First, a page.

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PROVIDENCES IN CONVERSION.

THERB‘are divers things in those providences which are versant about this work, and exceedingly sweet and taking ; as,

The wonderful strangeness and unaccountableness of this work of providence in casting us into the way, and ordering the occasions, yea, the minutest circumstances about this work. Thus you find in Acts viii. 26–30, the eunuch, at that very instant when he was reading the prophet Isaiah, had an interpreter, one among a thousand, that joins his chariot just as his mind was, by a fit occasion, prepared to receive the first light of the knowledge of Christ.

So, for the conversion of the Samaritans, it is observed (John iv. 4) Christ must needs go that way, because it lay just in the road betwixt Judea and Galilee, and at the sixth hour, i. e., high noon, he rests himself upon Jacob's well, still seeming to have no other design than his own refreshment by sitting and drinking there; but, oh what a train of blessed providences follow this, which seemed but an accidental thing! First, the woman of Samaria, and then many more in that city, are brought to believe in Christ, as you find in verses 29 and 41.

It is noted by Melchior Adams, in the life of Junius, how very an atheist he grew in his younger years; but in order to his conversion to God, a wonderful preservation of his hfe, in a public tumult at Lyons, in France, must first make way, which forces from him the acknowledgment of a Deity; then his father sends for him home, and with much gentleness persuades him to read the Scriptures; he lights upon the 1st of John, and with it he sensibly feels a divine, supernatural majesty and power seizing his soul, which brought him over by a complete conversion to Jesus Christ. Thus, as the woman of Teko:ih told David, “doth God devise means to bring back his banished.”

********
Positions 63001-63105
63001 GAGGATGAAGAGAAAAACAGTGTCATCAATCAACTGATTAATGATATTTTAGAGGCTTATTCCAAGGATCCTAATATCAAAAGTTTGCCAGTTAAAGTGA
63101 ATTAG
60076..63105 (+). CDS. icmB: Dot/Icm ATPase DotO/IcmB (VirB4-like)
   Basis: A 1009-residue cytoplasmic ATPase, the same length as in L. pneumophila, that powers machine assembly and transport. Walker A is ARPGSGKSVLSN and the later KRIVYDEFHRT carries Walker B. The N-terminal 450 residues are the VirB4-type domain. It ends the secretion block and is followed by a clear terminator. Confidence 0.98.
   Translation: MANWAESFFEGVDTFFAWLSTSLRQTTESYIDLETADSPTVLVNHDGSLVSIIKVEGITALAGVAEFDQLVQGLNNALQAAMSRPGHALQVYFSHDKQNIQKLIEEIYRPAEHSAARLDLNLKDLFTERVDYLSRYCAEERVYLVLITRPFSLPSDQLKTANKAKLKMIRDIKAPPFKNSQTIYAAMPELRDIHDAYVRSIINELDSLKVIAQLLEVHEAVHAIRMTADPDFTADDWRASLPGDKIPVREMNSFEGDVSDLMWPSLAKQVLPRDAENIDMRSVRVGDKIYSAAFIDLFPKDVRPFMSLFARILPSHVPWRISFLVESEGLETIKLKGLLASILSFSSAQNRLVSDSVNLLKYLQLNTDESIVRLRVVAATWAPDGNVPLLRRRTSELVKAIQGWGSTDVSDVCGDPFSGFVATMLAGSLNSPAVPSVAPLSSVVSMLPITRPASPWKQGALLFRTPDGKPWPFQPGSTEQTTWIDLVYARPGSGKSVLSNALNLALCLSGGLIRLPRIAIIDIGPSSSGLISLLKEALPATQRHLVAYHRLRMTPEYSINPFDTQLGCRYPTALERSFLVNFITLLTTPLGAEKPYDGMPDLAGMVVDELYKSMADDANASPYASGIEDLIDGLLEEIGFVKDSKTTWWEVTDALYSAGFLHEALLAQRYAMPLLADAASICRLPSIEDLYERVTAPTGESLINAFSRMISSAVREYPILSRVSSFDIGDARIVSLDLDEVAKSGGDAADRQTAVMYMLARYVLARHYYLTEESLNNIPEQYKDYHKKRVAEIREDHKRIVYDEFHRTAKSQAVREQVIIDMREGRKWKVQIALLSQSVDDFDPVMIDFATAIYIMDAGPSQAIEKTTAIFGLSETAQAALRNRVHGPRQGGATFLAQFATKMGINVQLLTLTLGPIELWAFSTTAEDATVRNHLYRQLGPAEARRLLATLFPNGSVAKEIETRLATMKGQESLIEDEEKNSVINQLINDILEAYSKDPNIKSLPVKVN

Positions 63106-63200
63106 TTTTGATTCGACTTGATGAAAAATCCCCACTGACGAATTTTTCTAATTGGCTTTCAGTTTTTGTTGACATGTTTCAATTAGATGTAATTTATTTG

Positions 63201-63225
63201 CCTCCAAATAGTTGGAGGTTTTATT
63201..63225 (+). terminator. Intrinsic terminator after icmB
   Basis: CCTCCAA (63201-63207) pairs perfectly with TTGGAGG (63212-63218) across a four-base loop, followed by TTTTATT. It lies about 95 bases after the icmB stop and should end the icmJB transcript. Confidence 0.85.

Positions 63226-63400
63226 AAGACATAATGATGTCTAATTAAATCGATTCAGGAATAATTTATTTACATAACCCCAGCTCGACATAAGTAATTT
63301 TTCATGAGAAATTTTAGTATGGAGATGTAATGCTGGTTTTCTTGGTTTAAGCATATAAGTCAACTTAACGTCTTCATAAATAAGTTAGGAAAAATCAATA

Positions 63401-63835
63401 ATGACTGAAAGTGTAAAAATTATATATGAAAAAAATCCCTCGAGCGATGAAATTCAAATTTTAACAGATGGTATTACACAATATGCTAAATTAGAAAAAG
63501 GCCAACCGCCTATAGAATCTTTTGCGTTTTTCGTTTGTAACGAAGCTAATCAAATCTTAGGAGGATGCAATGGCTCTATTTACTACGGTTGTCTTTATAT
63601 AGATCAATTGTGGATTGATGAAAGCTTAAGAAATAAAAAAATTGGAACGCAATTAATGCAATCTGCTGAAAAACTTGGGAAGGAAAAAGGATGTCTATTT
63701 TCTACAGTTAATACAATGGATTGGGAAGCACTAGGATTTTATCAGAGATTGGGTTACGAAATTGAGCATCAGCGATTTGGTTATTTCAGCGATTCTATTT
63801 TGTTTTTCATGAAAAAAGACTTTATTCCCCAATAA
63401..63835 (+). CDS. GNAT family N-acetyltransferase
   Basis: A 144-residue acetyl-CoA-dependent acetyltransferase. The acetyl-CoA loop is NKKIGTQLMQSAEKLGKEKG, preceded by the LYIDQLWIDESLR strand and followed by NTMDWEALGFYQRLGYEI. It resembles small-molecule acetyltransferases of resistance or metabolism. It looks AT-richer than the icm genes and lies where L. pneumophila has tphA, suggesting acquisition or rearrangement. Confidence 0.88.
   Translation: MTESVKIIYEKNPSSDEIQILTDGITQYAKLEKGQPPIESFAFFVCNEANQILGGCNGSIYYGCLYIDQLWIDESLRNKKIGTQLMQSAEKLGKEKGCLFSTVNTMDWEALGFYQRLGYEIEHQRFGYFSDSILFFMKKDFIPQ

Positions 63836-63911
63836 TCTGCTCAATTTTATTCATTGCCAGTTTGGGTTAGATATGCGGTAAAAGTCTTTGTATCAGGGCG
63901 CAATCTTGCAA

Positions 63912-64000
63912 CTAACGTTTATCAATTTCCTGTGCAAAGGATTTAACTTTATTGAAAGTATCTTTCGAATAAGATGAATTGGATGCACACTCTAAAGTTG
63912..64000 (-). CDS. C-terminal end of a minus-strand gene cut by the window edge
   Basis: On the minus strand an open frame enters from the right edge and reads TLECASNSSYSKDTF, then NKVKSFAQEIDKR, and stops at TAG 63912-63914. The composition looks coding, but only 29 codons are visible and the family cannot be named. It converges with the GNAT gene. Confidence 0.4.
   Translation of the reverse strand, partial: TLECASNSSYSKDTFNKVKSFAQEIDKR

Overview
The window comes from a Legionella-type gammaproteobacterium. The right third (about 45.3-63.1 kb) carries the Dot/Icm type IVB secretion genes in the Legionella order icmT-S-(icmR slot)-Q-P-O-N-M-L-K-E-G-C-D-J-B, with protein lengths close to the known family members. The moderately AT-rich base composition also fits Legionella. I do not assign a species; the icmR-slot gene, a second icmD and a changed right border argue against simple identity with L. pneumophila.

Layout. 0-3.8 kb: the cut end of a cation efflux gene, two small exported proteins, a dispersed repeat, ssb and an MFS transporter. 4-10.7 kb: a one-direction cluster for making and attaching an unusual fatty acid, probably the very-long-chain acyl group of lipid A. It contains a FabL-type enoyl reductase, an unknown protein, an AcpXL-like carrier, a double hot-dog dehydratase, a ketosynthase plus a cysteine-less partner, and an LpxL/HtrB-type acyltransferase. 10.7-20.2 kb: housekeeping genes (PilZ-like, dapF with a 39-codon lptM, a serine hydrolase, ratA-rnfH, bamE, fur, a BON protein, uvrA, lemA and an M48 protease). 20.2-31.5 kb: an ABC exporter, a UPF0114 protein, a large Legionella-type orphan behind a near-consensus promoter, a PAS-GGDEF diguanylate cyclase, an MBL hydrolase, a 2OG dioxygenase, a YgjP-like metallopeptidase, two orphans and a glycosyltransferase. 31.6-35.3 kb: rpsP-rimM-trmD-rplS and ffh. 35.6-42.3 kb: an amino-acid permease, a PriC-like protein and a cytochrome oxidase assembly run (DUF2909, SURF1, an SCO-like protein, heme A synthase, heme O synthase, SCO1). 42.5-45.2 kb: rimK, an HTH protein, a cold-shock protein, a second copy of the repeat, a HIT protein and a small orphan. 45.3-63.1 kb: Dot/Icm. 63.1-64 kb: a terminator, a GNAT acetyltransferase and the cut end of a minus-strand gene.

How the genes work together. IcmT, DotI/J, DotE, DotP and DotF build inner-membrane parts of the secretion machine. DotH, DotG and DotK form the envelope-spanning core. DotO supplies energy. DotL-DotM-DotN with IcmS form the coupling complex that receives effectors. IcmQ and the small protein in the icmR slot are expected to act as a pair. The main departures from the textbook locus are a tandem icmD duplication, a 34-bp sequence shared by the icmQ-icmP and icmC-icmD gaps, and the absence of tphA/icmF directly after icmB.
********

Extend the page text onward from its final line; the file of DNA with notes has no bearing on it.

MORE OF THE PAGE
Lavater tells us that many Spanish soldiers, going into the wars of Germany, were there converted to Christ by falling into the cities and towns where godly ministers and Christians were. · Mr. Robert Bolton, though an excellent scholar, yet in his younger years was a very irreligious person, and a jeerer of holy men ; but being cast into the company, of the good Mr. Peacock, was by him brought to repentance, and proved a famous instrument in the church of Christ.